New Standard D-29
|New Standard D-29|
|A US Marine Corps NT-1 at the National Museum of Naval Aviation, at Pensacola, Florida (USA)|
|National origin||United States|
|Manufacturer||New Standard Aircraft Company|
|Designer||Charles Healy Day|
The New Standard D-29 was a trainer aircraft produced in the USA from 1929 to 1930. It was a conventional biplane design with a fuselage constructed from duralumin members riveted and bolted together, and the wings were made with spruce spars and bass-wood and plywood built-up ribs. Deliberately built to be rugged and simple the D-29 was moderately successful, but had to compete with the Swallow TP.
- D-29 - initial version 85 hp Cirrus III engine, one built.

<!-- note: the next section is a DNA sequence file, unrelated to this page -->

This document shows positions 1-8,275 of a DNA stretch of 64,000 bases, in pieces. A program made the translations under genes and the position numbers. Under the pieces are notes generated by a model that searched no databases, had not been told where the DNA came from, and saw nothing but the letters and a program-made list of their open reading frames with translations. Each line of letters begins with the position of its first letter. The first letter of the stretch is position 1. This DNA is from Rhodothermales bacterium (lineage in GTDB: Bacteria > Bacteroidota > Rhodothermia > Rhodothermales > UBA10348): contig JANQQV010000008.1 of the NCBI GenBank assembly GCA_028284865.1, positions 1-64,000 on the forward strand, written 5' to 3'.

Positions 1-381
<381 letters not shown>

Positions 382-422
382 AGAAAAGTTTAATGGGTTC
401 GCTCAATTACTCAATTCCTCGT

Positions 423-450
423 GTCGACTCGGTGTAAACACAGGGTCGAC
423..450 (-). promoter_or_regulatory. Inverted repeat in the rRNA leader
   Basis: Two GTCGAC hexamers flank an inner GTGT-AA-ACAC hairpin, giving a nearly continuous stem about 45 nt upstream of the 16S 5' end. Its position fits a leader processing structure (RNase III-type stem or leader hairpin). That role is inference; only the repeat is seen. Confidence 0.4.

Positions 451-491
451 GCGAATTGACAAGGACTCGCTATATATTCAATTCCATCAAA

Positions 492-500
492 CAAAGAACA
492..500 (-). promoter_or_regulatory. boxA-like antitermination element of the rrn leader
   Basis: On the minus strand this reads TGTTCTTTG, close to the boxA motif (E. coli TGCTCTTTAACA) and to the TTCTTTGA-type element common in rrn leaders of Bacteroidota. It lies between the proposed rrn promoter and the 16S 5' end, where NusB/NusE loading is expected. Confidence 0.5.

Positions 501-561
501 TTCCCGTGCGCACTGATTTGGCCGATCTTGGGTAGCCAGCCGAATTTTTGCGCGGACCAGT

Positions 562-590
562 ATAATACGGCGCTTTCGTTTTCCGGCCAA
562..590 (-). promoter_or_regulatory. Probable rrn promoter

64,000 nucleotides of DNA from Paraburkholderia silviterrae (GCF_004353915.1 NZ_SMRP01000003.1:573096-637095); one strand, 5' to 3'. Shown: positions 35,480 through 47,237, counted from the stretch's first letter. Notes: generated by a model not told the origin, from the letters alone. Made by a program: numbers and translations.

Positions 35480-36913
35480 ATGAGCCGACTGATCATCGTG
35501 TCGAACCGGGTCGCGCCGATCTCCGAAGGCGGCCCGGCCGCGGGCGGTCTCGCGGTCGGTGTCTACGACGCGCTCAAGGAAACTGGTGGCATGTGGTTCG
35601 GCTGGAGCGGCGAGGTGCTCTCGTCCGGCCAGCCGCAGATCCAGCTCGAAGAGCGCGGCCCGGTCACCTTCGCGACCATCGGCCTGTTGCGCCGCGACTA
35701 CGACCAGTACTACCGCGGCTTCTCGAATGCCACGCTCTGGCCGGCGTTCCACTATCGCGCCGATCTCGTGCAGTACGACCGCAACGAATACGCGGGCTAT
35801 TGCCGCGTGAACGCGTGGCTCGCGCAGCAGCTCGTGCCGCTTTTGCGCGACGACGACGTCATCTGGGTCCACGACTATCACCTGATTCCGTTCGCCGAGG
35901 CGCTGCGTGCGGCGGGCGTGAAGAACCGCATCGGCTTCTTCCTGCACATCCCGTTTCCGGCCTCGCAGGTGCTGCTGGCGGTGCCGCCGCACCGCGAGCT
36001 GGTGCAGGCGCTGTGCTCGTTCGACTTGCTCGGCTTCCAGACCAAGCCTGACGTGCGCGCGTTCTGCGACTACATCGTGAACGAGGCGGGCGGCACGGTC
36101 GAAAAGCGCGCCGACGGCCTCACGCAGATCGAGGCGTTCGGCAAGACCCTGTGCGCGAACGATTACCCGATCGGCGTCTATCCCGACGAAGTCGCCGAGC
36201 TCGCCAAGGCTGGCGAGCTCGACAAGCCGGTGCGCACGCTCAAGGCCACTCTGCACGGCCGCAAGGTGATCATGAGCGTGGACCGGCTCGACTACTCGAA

- D-31 Special - D-29A with Kinner B-5.
- D-32 Special - three-seater D-29A with Wright J-6.
- D-33 Special - three-seater D-29A with Kinner B-5.
- Crew: two
- Length: 24 ft 11 in (7.59 m)
- Wingspan: 30 ft 0 in (9.14 m)
- Height: 9 ft 0 in (2.74 m)
- Wing area: 248 ft2 (23.1 m2)
- Empty weight: 1,097 lb (498 kg)
- Gross weight: 1,632 lb (741 kg)
- Powerplant: 1 × Kinner B-5, 100 hp (75 kW)
- Maximum speed: 88 mph (140 km/h)
- Cruise speed: 75 mph (120 km/h)
- Range: 300 miles ( km)
- Service ceiling: 10,000 ft ( m)
- Rate of climb: 400 ft/min ( m/s)
- Aircraft of comparable role, configuration and era
- Juptner, Joseph P. (1963). U.S. Civil Aircraft Vol.2. Los Angeles: Aero Publishers. pp. 286 to 287.
- Swanborough, Gordon; Peter M. Bowers (1976). United States Navy Aircraft since 1911 (Second ed.). London: Putnam. ISBN 0-370-10054-9.
- "New Standard". Aerofiles. Retrieved 2017-04-29.
Media related to New Standard D-29 at Wikimedia Commons